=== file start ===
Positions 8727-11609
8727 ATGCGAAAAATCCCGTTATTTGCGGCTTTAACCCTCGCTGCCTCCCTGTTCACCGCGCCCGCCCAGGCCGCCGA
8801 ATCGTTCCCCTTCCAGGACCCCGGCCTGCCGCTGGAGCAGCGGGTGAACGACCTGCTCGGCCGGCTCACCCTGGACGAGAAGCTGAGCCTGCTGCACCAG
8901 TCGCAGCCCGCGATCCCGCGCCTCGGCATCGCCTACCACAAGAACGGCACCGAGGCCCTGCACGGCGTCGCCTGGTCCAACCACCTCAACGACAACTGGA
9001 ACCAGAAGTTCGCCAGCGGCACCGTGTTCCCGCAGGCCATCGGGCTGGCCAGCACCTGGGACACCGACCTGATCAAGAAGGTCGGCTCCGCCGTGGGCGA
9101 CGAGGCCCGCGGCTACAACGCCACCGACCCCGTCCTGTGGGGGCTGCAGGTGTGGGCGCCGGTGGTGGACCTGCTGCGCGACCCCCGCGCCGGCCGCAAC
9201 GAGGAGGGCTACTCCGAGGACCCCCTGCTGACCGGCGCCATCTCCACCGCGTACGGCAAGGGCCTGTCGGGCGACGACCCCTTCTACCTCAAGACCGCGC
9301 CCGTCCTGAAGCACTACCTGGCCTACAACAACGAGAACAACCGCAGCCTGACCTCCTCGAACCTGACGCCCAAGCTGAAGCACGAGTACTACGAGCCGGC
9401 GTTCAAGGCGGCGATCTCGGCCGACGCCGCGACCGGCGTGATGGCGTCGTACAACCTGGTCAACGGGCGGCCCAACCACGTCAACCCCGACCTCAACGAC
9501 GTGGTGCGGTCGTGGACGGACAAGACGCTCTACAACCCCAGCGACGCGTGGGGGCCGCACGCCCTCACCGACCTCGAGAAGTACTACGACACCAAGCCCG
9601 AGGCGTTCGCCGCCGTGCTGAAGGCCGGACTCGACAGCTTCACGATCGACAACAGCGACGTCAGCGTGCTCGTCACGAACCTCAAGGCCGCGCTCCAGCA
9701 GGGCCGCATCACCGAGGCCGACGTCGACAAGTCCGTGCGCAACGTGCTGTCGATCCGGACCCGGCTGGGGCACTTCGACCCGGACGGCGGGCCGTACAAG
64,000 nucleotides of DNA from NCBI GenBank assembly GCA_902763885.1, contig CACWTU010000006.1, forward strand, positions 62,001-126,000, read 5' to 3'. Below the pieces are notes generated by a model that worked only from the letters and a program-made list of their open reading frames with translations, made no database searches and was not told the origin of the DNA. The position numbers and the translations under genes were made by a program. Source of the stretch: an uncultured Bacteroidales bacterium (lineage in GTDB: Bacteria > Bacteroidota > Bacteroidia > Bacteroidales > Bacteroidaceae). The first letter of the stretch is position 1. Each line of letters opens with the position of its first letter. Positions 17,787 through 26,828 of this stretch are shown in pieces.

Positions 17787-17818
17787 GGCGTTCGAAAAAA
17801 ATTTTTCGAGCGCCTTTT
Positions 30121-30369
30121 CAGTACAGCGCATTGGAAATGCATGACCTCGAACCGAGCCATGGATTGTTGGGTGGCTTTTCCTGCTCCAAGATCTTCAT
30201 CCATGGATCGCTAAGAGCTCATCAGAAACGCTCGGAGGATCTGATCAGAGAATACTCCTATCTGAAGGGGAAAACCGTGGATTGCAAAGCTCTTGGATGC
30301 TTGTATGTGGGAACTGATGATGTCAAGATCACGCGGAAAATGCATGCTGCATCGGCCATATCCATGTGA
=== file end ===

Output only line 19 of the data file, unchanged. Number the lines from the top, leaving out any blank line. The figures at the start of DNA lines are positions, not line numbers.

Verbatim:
30201 CCATGGATCGCTAAGAGCTCATCAGAAACGCTCGGAGGATCTGATCAGAGAATACTCCTATCTGAAGGGGAAAACCGTGGATTGCAAAGCTCTTGGATGC